How does non-litigated divorce work?
First, you and your spouse each choose an attorney trained in alternatives to litigation. This does not rule out litigation as a resolution method. It simply gives you more choices and control.
Second, you and your spouse agree on the approach most appropriate for your family’s situation. If you cannot agree on an alternate method, a family court judge or magistrate will make decisions for you.
Third, you move forward and work on resolving your matters.
Fourth, your settlement agreement must be presented to the court for approval.
You get the best results when you get involved
You and your spouse might be able to come to an agreement with a minimum of help. The more contested the issues or the more one spouse is willing to take advantage of the other’s hurt, guilt or timidity, the more you’ll want increasing involvement of your attorney and neutral third parties to protect you.
You can use different methods for different parts of your divorce: one for property division, another for custody. With some exceptions, you can switch methods at any time. Because different situations call for different methods, the Center trains attorneys in a number of techniques.
Approaches are listed in order of the most personal involvement and control to the least. Your attorney can help you decide which is appropriate for you. As you move down the list, the more power neutral third parties such as arbitrators and judges have to make binding decisions.
Mediation: You and your spouse work with a mediator to resolve differences. Before, between and sometimes during sessions, your attorney can guide you on your rights and obligations. Some parties choose to mediate without attorneys.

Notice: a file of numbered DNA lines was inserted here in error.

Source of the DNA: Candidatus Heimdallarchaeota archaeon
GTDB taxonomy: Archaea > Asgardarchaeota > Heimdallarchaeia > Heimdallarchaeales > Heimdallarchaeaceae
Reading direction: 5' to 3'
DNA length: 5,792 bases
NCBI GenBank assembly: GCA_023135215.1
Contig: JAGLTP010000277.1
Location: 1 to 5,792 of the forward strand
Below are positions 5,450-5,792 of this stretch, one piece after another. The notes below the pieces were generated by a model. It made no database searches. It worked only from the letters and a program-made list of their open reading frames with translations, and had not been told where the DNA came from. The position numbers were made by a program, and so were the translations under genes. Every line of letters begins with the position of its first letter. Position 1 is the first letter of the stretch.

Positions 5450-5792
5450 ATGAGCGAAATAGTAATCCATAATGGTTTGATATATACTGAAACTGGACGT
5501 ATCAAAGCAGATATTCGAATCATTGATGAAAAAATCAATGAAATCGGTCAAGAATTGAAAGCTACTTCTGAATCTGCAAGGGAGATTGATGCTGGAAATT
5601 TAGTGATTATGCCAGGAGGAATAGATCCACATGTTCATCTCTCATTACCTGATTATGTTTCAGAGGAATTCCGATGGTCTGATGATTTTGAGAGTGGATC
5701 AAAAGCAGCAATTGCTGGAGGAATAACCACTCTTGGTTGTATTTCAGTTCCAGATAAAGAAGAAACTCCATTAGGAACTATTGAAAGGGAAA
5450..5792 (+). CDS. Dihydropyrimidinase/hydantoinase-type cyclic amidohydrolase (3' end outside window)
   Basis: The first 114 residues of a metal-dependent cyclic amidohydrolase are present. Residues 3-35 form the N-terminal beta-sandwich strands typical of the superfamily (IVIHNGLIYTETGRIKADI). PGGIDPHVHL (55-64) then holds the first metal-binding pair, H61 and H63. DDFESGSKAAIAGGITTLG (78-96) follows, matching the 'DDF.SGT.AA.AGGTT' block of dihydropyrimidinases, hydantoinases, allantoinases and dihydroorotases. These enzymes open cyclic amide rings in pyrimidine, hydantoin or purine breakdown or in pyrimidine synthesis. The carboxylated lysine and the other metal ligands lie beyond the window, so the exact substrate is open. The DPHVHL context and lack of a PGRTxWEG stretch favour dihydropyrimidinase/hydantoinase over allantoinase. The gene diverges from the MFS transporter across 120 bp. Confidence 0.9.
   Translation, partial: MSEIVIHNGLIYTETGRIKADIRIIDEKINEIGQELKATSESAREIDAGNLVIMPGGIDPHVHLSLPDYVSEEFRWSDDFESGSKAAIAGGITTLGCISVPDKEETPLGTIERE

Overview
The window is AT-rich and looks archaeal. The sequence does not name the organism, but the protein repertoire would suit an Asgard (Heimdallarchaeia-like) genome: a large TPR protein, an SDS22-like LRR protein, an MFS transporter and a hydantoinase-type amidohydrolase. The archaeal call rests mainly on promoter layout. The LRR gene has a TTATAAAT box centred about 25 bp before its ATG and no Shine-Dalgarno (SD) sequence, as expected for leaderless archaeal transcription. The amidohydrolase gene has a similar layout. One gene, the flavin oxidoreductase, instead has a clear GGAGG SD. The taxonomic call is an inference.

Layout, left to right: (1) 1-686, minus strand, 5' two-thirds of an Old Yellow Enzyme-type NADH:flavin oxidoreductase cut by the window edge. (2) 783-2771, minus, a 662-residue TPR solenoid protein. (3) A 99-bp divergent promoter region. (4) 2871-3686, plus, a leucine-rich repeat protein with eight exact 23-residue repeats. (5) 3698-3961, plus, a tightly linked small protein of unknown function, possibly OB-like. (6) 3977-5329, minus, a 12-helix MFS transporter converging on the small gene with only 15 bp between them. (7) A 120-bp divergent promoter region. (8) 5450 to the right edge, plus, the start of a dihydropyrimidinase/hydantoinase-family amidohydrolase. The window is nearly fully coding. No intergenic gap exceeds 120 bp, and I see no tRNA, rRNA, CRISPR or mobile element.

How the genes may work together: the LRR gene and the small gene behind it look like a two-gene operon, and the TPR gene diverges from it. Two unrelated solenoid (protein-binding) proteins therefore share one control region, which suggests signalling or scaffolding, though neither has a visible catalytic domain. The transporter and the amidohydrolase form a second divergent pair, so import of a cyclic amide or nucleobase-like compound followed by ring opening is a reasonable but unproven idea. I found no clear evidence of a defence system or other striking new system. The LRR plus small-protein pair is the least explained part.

Collaboration: After committing to not threaten or resort to court intervention, you, your spouse and your attorneys contract to resolve issues in a win-win manner without a mediator. The attorneys also commit to withdraw from the case if a settlement is not reached.
Principled Negotiation: The couple and their attorneys set a time frame and ground rules to resolve issues on their merits without a mediator, looking for mutual gains whenever possible. You may ask the attorney to negotiate without you.
Facilitated Negotiation: The couple and their attorneys agree to a structured negotiation with the aid of a neutral third party who oversees the process, may settle certain issues and assists in bringing closure to the negotiation.
Arbitration: The couples and their attorneys present evidence in a streamlined manner to a neutral person or panel for either a binding or a non-binding decision.
Parenting Coordination: Parenting Coordinators work with high conflict families to help them resolve their conflicts so their children are not caught in the middle of the conflict. The role of the parenting coordinator is to assist in the implementation of the current judgment entry, not create new agreements. A parenting coordinator first mediates the issues of the parents. In the event the parents are unable to resolve their issues on their own, the parenting coordinator will make a binding decision.
Litigation: The Center recognizes that in certain circumstances, litigation remains the most appropriate process for dispute resolution.